Cited Article

The Role of New Federalism and Public Health Law

Case Citation

Maple Hts. v. Ephraim, 178 Ohio App.3d 439, 898 N.E.2d 974, 978 (2008)


After defendant's 17-year-old son was arrested and charged with offenses that would be felonies if committed by an adult, city charged defendant with violation of municipal ordinance that held parents criminally liable if their minor child committed a delinquent act that would be considered a felony or misdemeanor if committed by an adult.

Citing Quote

The police power has been said to have originated ‘in the inherent need of government to impose certain restraints on the private actions of citizens for the benefit of all.’ (Footnote omitted.) Hodge, The Role of New Federalism and Public Health Law (1997), 12 J.L. & Health 309, 320.”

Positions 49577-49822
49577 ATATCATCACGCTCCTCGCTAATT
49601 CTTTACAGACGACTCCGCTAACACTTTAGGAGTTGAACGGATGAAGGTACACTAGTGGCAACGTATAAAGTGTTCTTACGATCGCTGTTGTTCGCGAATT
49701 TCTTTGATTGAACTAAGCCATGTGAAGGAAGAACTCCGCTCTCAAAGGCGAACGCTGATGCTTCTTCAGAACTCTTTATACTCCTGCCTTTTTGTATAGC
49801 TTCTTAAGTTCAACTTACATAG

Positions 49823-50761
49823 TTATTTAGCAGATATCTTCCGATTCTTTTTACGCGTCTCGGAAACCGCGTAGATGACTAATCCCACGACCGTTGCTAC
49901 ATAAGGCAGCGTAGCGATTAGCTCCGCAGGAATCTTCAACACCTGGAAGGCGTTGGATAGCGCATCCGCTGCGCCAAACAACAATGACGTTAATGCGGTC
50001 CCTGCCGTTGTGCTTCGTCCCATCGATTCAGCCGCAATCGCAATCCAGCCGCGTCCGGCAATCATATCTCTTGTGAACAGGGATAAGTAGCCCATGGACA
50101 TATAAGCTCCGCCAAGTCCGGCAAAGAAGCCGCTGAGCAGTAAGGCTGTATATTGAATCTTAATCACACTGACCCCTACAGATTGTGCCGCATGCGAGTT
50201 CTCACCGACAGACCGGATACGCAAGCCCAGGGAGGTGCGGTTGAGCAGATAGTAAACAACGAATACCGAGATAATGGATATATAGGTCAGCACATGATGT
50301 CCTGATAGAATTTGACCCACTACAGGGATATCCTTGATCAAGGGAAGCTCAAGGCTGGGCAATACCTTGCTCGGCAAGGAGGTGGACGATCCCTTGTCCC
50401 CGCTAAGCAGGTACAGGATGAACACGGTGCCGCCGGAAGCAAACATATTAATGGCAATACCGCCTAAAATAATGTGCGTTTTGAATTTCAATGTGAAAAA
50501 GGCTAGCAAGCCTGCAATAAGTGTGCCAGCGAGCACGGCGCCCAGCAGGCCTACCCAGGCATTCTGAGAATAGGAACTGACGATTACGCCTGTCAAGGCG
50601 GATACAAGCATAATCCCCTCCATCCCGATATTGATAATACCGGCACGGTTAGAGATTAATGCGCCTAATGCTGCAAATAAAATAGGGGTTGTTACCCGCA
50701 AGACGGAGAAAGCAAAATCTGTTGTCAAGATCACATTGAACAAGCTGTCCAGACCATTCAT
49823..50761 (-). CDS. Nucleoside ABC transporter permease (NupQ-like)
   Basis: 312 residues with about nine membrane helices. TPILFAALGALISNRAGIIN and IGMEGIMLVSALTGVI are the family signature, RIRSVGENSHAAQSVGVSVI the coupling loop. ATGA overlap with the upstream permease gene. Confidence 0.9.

“The rationale for the police powers is: ‘Where individual actions or other elements constitute threats to the public welfare, governments should be able to use their powers to reduce, deter, or enjoin the resulting harms to society. In order for individuals to exist peacefully and beneficially in societal groups, governments must be able to control individual rights and uses of property in the interests of increasing the benefits and reducing societal drawbacks. Sovereign police powers represent as much a grant of power to governments from the people as they do an inherent attribute of governmental power over the people. “The public welfare demands that the rights of the individual give way to those of the people as a whole.” ’ (Footnotes omitted.) Id.”

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